EU lists rule of law concerns for Hungary, Poland key to unlocking COVID funds
BRUSSELS, July 20 (Reuters) – The European Commission on Tuesday listed serious concerns about the rule of law in Poland and Hungary in a report that could help decide whether they are receiving billions of euros in funds from the EU to help recover from the coronavirus pandemic.
The executive branch of the European Union has also given Poland until August 16 to comply with a ruling by the EU’s highest court last week, ignored by Warsaw, that Poland’s system of disciplining judges is breaking EU law and should be suspended. Read more
If Poland does not comply, the committee will ask the European Court to impose financial sanctions on Warsaw, commission vice-chair Vera Jourova said at a press conference.
The committee had already raised many concerns in a report last year, but they can now have real consequences as Brussels has made access to its recovery fund conditional on grants and loans totaling $ 800 billion. euros to respect for the rule of law.
The commission said that Poland and Hungary undermined media pluralism and the independence of the courts. They are the only two countries in the 27-member bloc to be officially investigated by the EU for breach of the rule of law.
“The Commission may take into account the rule of law report (…) when identifying and assessing violations of the rule of law principles which affect the financial interests of the Union” , the commission said in a statement.
Polish government spokesman Piotr Muller said on Twitter that the government would analyze the committee’s documents regarding the need to comply with EU court rulings.
Hungarian Justice Minister Judit Varga said on Facebook that the commission was blackmailing Hungary over a child protection law that would not allow “LGBTQ activists and any sexual propaganda in Hungarian kindergartens and schools ”.
The EU executive has already delayed its € 7.2 billion approval for Hungary in an attempt to secure rule of law concessions from Prime Minister Viktor Orban’s government and has yet to give up its fire green for 23 billion euros in grants and 34 billion in cheap loans. for Poland.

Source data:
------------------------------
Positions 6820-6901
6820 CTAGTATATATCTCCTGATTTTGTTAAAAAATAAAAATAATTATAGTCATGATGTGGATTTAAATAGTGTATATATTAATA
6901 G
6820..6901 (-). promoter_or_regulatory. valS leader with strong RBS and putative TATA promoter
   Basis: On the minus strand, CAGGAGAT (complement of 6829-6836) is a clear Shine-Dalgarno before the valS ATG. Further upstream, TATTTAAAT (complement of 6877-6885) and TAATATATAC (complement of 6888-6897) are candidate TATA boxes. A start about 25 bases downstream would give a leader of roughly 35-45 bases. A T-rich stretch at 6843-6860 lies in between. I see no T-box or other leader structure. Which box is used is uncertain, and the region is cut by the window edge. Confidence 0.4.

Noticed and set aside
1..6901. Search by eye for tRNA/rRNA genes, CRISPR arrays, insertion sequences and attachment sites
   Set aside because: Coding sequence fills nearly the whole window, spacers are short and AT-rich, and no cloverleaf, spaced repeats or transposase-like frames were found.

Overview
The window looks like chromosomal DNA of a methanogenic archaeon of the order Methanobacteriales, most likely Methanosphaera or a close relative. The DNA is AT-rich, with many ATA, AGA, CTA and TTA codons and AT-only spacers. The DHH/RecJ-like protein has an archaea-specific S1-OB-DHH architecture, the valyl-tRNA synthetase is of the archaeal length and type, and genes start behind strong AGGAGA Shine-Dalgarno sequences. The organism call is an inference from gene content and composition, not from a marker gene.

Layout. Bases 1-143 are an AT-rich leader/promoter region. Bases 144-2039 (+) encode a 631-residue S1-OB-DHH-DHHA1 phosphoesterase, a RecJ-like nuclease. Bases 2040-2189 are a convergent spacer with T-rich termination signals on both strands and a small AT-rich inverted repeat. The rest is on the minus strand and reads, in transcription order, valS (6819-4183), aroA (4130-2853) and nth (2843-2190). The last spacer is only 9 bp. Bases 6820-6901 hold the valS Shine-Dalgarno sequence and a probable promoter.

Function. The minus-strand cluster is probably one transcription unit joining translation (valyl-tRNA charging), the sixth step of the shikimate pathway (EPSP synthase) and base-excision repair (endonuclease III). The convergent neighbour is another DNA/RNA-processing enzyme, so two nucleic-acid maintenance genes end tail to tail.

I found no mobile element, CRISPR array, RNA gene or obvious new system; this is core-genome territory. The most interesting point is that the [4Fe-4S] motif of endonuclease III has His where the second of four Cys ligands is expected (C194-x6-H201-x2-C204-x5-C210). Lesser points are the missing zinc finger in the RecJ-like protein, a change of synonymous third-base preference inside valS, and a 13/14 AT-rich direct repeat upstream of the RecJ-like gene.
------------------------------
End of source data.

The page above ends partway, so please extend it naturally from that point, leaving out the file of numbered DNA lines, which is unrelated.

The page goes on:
Jourova said she could not predict when the money for Poland might be approved and noted that Warsaw must first convince the committee that it has a credible system of control and audit to spend the money. EU money.
The report states that Hungary has not followed up on the commission’s request to strengthen judicial independence and that its anti-corruption strategy is too limited in scope.
In a decade in power, Orban has partly used billions of euros of public and EU funds to build a loyal business elite that includes family members and close friends.
The committee cited persistent gaps in the funding of Hungarian political parties and risks of patronage and nepotism in high-level public administration.
Significant amounts of state advertising go to media supporting the government, while independent media and journalists face obstacles and intimidation, he said.
The report also expressed concern about the influence of the ruling nationalist party in Poland Law and Justice (PiS) on the justice system.
He listed what he said were illegal appointments and changes by the PiS to the constitutional court and other bodies, and Warsaw’s rejection of EU court decisions binding on each member state.
The Committee noted that the Attorney General, responsible for tracking state corruption, was both the Polish Minister of Justice and an active PiS politician.
Since last year, the professional environment for journalists in Poland has deteriorated due to “intimidating legal proceedings, a growing inability to protect journalists and violent actions during protests, including by police officers. police force, ”he said.
Reporting by Jan Strupczewski Editing by Gareth Jones and Nick Macfie
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